Students, family and faculty of Salisbury High School gathered at First Presbyterian Church of Allentown recently for the school’s annual Baccalaureate service. The non-denominational service saw attendees bless the graduates as their high school careers concluded through sermon and song.
Students and three speakers led the congregation through the service, which sought to empower the seniors as they venture from the safe harbors of home.
With the 2017-2018 school year coming to an end, the May 21 curriculum and technology committee meeting found its members excited for summer and beyond. As the new school year approaches, new changes were at the forefront of the night’s meeting.
Members of the committee provided updates on the schools’ shift to the Teaching and Learning 2020 initiative. The updates, provided by staff teams from each school, served as an extension of the district’s “Profile of a Graduate.”
Garden program bears fruits of student learning
Students who attend Harry S Truman Elementary School and their families had the chance to tend to its new vegetable garden over the summer.
The garden was initially planted by third, fourth and fifth grade students in May and hosts a wide variety of different vegetables including cabbages, onions, beans, peppers and tomatoes.
“There’s a lot of tomatoes,” HST student Madelynn Dilliard, whose family recently maintained the garden said. “It’s real easy picking.”
While its students and teachers take time off for the summer, Salisbury’s schools are anything but dormant.
Behind the scenes, Salisbury Township School District’s maintenance team is at its busiest, preparing the schools for the new year ahead.
The team of 20 – including a number of long-serving employees – has no simple task at hand. Each hallway’s finish is removed and five new coats of finish are added. The crews strip classrooms bare to wash and repaint walls, fix damages and refinish the floors. The rooms are regularly cleaned to prevent excessive dust buildup.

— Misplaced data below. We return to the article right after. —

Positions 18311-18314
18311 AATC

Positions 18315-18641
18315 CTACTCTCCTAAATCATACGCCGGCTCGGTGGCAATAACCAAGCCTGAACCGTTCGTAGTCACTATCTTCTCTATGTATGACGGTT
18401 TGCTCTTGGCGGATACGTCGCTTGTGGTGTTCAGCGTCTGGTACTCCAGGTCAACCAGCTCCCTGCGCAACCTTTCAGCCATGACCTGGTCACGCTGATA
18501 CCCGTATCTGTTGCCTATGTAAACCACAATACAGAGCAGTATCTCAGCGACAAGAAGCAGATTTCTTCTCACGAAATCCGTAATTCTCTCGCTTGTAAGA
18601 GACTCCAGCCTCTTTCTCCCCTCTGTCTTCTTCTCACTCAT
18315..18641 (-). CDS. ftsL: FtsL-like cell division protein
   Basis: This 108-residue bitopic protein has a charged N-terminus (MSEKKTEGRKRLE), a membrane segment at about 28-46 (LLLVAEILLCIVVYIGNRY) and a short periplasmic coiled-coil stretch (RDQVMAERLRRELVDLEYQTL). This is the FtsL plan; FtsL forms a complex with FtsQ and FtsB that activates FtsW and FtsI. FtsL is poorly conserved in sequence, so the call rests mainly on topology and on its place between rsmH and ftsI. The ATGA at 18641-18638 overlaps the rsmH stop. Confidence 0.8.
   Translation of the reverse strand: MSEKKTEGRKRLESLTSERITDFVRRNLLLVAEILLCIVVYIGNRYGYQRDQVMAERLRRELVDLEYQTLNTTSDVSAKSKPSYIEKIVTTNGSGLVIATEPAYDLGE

Western Salisbury Elementary opened its doors to the public toward the end of the school year, with eager students inviting all who entered to share in the celebration of the Leader in Me initiative with an interactive showcase.
Physician General of Pennsylvania Dr. Rachel Levine gave a press conference at Lehigh Valley Hospital June 12 on new programs which aim at getting drug addicted patients – notably, opioid and heroin abusers – the care they need. Several representatives from the hospital and other local organizations were on hand to give insight on their efforts.
Lehigh County Board of Commissioners approved an amended agreement of its contract with Magellan Behavioral Health June 14. Sponsored by Commissioner David Jones, the resolution served as a new milestone in the board’s relationship with Magellan.
The company, which provides behavioral health care to qualifying residents, had been controversial in years prior.
Jones, who had previously voted against extending the county’s contract with Magellan several years ago, praised the company’s improvements in their services.
East Penn and Western Lehigh Chambers of Commerce held a seminar recently at Brookside Country Club regarding how driverless vehicles will impact local communities.
According to recent data, it is speculated driverless vehicles will be available to the consumer within the next decade.
The presentation focused on the current problems that larger vehicles – specifically, the increasingly-prevalent commercial vehicles such as tractor trailers – bring to local communities and how emerging driverless vehicle technology can remedy such issues.
Western Salisbury Elementary’s third annual Color Run and Spring Fling drew a large crowd of children and adults recently.
Hosting a plethora of activities for the children to enjoy, the event serves as a give back to students and their families for all of their support over the school year. And, for the first time, students from Harry S Truman Elementary School joined in on the fun.
The biggest draw of the event – the color run – began promptly 6:30 p.m. with students and their parents running (or walking) from the starting point of WSE’s basketball fields.
Salisbury High School held its annual Baccalaureate service at Asbury United Methodist Church, Allentown, June 5.
The non-denominational service sought to inspire and empower the students through their faith as they approached graduation.
After an opening rendition of “Amazing Grace” and a welcome by senior Leandra Roelker, the graduates stood to be honored by the congregation.